- Aerial views (1)
- Cities and towns (1)
- Description and travel (1)
- Hotels (1)
- Hurricanes (1)
- Italy -- Colonies -- Africa (1)
- Panoramic views (1)
- Tourism (1)
- Wooden buildings (1)
Type of Item
Titusville, Pennsylvania, 1896
This panoramic map shows Titusville, Pennsylvania, as it appeared in 1896. Located in western Pennsylvania, Titusville is known as the place where the modern oil industry began. In 1859, the recently formed Seneca Oil Company hired retired railroad conductor Edwin L. Drake to investigate suspected oil deposits near Titusville. Drake used an old steam engine to drill a well that began the first large-scale commercial extraction of petroleum. By the early 1860s, western Pennsylvania had been transformed by the oil boom. The numbered index at the bottom of the map ...
Timbuctoo the Mysterious
This book is an English translation of Tombouctou la mystérieuse, published in Paris in 1897. The author, Felix Dubois (1862–1945), was a French journalist who in 1895 traveled from Paris to Dakar, Senegal, and from there down the River Niger in what was then called French Sudan. He visited the town of Jenne, which he called the “jewel of the valley of the Niger” and from there proceeded to the ancient city of Timbuktu. Citing an old Sudanese chronicle that called Timbuktu “the meeting-place of all who travel by ...
Tourist's House, Spitzbergen, Norway
This photochrome print is part of “Landscape and Marine Views of Norway” from the catalog of the Detroit Photographic Company. The photo depicts a tourist house on Spitsbergen Island, part of the Svalvard Archipelago, located within the Arctic Circle, some 550 kilometers north of the Norwegian mainland. There were no tourist accommodations on Spitsbergen until around 1896, when the Vesteraalens Steamship Company constructed a tourist house along the coast of Advent Bay to accommodate an influx of visitors. The Detroit Photographic Company was launched as a photographic publishing firm in ...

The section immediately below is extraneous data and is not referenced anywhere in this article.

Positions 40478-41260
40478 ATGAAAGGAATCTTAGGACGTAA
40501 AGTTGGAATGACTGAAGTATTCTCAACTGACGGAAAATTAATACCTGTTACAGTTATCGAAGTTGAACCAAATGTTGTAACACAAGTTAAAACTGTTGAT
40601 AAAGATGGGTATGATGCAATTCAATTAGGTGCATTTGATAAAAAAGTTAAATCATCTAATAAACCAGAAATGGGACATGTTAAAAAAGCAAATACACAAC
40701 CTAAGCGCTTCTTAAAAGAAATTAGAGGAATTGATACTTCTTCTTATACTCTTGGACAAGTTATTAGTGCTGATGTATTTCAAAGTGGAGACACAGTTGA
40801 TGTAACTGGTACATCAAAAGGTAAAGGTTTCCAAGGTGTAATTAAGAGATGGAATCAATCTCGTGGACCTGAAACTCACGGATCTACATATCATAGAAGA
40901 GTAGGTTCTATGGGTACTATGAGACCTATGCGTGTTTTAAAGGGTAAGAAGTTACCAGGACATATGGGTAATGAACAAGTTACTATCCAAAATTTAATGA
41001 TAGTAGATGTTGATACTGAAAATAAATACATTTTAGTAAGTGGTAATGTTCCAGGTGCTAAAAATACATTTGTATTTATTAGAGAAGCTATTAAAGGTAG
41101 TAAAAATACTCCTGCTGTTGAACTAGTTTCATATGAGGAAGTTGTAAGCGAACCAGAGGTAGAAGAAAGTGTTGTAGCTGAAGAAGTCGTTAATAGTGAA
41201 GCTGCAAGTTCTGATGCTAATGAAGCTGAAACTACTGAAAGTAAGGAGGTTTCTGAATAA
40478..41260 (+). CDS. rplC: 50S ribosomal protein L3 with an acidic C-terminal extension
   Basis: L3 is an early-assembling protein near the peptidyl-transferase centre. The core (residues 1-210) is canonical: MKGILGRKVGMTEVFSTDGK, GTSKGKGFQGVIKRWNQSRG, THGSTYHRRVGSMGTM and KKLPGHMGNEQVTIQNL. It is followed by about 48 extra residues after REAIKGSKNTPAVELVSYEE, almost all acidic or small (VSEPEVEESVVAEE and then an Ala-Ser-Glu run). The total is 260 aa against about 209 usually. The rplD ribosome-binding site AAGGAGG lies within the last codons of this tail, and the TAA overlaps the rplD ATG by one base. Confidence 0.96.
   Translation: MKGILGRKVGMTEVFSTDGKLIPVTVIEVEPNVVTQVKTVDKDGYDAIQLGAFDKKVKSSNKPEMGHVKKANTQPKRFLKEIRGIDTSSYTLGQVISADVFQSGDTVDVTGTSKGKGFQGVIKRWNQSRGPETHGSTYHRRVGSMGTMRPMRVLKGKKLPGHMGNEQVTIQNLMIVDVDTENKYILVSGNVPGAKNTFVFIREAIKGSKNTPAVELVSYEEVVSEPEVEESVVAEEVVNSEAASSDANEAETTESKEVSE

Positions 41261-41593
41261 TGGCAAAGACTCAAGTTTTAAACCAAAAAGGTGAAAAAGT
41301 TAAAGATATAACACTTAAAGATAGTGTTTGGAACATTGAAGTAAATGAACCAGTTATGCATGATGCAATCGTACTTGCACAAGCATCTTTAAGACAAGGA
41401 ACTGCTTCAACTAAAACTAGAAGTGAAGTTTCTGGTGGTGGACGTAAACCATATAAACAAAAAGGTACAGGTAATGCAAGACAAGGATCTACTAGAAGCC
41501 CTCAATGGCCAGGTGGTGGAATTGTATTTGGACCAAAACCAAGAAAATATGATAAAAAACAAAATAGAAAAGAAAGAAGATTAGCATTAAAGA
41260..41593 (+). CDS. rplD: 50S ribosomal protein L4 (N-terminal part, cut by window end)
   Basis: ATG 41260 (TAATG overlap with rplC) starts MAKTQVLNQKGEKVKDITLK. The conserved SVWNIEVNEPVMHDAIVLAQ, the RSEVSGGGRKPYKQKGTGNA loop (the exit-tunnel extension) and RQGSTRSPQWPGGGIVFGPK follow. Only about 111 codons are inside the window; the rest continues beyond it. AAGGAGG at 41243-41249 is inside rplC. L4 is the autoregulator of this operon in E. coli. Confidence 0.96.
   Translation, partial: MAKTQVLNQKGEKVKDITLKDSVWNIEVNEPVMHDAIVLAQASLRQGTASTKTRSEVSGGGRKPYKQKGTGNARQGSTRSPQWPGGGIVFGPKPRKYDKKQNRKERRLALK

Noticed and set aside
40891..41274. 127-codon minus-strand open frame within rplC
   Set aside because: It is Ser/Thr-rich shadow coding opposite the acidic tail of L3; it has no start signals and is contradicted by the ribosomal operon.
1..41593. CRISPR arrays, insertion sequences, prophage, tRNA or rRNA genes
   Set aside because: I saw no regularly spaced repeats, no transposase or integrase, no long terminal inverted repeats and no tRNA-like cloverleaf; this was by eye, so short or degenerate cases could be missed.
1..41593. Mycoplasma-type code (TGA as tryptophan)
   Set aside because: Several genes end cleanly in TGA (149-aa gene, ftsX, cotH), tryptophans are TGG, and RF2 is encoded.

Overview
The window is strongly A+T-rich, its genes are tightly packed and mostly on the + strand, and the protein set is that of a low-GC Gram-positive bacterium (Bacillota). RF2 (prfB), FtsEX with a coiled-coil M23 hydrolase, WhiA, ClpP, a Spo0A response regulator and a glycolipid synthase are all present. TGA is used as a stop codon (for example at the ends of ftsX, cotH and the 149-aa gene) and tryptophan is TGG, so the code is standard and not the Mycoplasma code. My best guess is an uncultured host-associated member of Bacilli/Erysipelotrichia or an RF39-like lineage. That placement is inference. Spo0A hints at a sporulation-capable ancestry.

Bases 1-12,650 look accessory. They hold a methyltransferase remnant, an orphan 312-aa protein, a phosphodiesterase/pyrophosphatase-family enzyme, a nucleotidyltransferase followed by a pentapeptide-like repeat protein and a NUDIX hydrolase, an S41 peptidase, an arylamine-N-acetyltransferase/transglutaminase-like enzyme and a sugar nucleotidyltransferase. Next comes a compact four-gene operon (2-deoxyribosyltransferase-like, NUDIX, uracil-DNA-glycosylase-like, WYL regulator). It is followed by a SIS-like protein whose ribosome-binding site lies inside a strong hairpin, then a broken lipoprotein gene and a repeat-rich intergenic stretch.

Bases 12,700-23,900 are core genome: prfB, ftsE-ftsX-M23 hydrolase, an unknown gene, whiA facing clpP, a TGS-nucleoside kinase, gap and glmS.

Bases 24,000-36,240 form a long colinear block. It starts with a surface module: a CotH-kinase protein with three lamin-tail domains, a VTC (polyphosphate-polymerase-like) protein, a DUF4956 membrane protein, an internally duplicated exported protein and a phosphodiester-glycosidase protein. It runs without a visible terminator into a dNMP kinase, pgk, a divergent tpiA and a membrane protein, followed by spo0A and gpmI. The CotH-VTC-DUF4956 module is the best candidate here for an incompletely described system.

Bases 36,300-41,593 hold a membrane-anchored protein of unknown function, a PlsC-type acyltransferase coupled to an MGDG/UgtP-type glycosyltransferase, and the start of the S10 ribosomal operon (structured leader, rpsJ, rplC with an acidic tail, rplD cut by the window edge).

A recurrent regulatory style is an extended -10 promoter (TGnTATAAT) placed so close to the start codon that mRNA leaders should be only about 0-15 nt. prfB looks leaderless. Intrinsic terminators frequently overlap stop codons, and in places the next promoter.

After Great Hurricane of 1896
This image shows the devastation caused by the Great Hurricane of 1896 that struck the Gulf and Atlantic coasts of Florida. With its 2,200-kilometer coastline, Florida is the U.S. state most vulnerable to these storms. More than 450 recorded tropical storms and hurricanes have reached its shores since European exploration began. The hurricane of September 1896 destroyed most of the residential area of the town of Cedar Key on the upper west coast of the Florida peninsula, killing dozens of residents and destroying most of Cedar Key’s ...
Map of the Belgian Congo
Little is known about the actual cartographer and engraver of this map, Léon de Moor. More is known about the publishing house, J. Lebègue and Co. The firm published many geographical documents, including maps and travel accounts. In 1896, when this map was published, the Belgian Congo–known as the Congo Free State–was actually a personal possession of King Leopold II and not an official Belgian colony. The king was engaged in a vigorous publicity campaign aimed at convincing the other European powers to recognize the legitimacy of his ...
Map Showing the Colony of Eritrea and the Adjacent Regions, Scale of 1:250,000
Italy, a relative latecomer to the scramble by the European powers for African colonies, took control of coastal areas of present-day Eritrea in 1885. The Treaty of Wichale (Uccialli) of 1889, concluded with Emperor Menelik of Ethiopia, gave Italy sovereignty over the territory that the Italians called Eritrea, a name derived from Mare Erythraeum, the Roman designation for the Red Sea. The Italian government tasked the Florence-based Institute for Military Geography to produce detailed and precise topographical maps of the new colony. The institute published this map in 1896. The ...